On the heels of a controversial finish that took place in the men's halfpipe final at the Beijing Games, many are a little confused on how the scoring works in the snowboarding event.
Japan's Ayumu Hirano delivered a never before seen trick during his 2nd run, but Hirano only notched a 91.75 score that left him in 2nd place behind Australia's Scotty James who scored a 92.50 on his second run. Hirano, who won silver at the last two Olympics, would take it up a notch in his 3rd run, which included a double 1440, finishing with a score of 96.00 and walking away with gold.
Social media erupted in collective confusion after the 2nd run trying to make sense of how such a technical run didn't receive a higher score.
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Here's all you need to know about halfpipe scoring:
How is halfpipe scored?
A snowboarder’s score is determined by a panel of six judges, who will rank the halfpipe run on a scale that goes up to 100. The lowest and highest scores from the judges are removed, and the remaining four scores are averaged together to give the athletes their score for that run.
The judges' criteria for the scores are based on different things, such as:
- Amplitude: the height the riders reach during the runs.
- Difficulty: The technicality of the tricks that are used in the runs.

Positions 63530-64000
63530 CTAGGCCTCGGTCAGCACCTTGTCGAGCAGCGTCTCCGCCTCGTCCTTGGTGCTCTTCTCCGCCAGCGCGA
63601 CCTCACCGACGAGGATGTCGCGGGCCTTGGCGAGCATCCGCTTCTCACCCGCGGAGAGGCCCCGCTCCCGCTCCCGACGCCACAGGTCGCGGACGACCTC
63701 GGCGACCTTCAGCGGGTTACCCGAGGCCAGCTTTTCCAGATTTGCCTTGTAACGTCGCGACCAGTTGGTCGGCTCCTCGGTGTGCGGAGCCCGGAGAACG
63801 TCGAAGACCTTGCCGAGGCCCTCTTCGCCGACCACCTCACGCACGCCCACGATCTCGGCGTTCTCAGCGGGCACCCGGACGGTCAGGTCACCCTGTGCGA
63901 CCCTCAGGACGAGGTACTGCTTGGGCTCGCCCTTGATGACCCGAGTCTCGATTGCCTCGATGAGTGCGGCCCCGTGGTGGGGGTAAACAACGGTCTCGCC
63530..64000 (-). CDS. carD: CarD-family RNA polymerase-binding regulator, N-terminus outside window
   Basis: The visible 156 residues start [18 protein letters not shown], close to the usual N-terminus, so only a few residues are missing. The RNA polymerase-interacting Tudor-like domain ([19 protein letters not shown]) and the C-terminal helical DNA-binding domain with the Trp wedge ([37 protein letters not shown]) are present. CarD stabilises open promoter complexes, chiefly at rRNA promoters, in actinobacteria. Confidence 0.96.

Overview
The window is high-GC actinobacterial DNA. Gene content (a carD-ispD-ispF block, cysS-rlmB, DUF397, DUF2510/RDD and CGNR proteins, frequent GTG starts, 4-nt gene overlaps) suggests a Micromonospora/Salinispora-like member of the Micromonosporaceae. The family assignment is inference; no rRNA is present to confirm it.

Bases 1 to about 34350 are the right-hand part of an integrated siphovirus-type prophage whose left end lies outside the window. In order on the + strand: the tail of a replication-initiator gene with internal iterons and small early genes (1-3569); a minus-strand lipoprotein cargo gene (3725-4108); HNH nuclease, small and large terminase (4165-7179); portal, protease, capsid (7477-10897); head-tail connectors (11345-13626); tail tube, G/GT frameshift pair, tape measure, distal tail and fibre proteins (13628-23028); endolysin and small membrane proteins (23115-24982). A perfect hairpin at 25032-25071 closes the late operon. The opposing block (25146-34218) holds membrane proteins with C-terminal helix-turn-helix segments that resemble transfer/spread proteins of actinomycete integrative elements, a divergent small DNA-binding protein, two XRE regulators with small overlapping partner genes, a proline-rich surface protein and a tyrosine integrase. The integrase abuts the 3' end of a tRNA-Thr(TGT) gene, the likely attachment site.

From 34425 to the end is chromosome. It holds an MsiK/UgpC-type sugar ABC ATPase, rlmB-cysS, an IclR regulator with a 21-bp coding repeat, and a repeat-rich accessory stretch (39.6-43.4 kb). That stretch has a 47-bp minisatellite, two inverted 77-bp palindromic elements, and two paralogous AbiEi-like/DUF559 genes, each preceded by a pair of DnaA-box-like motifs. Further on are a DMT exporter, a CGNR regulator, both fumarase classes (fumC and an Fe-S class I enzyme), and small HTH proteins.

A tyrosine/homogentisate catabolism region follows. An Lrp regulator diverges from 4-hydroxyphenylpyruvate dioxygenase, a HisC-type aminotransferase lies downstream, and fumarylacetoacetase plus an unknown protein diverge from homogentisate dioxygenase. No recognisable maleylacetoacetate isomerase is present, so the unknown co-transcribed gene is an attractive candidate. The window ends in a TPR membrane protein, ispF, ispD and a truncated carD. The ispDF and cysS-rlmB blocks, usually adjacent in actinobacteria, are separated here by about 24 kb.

- Variety: A diverse mix of tricks.
- Using the full pipe throughout the run.
- Performing a combination of tricks and moves back-to-back.
To the average viewer, it seems Hirano checked all the boxes and more to earn a near perfect score, but to the judges it wasn't enough. In the 2018 PyeongChang Games, Hirano was the first snowboarder to land back-to-back double cork 1440s in the halfpipe run, which landed him a silver medal.
Beijing 2022 Winter Olympics
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Has anyone ever received a perfect score?
There have only been three perfect scores in the history of snowboarding halfpipe. Shaun White has two and Chloe Kim has one. White received the illustrious "perfect score" during the 2012 X Games and again during the 2018 Olympic Qualifiers.
White finished in fourth place in the final event of his snowboarding career at the Beijing Games.
Kim, who just won back-to-back golds, became the first woman to land back-to-back 1080s and scored a perfect 100 at the U.S. Grand Prix in 2016.